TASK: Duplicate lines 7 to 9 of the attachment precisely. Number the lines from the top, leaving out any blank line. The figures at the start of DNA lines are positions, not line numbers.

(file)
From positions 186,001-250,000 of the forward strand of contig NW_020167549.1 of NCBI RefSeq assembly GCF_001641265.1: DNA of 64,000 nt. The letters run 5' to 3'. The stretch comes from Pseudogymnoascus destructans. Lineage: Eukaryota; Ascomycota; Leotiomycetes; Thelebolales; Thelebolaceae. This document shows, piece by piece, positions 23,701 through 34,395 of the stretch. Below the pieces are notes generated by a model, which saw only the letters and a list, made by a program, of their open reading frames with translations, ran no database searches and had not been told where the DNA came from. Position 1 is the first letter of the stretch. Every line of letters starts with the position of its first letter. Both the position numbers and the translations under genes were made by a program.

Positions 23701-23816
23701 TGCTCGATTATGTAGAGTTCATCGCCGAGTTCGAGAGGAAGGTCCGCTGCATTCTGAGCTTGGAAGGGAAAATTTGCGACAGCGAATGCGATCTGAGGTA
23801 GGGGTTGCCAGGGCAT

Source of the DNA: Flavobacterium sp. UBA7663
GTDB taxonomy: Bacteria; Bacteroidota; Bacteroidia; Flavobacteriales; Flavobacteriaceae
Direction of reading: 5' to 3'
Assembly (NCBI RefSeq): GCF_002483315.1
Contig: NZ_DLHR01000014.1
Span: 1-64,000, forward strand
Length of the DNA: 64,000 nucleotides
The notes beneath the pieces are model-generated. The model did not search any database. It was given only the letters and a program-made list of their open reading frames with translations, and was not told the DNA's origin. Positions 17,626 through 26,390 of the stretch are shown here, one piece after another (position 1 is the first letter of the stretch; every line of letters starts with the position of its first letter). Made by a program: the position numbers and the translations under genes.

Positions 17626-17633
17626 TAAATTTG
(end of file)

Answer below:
Direction of reading: 5' to 3'
Assembly (NCBI RefSeq): GCF_002483315.1
Contig: NZ_DLHR01000014.1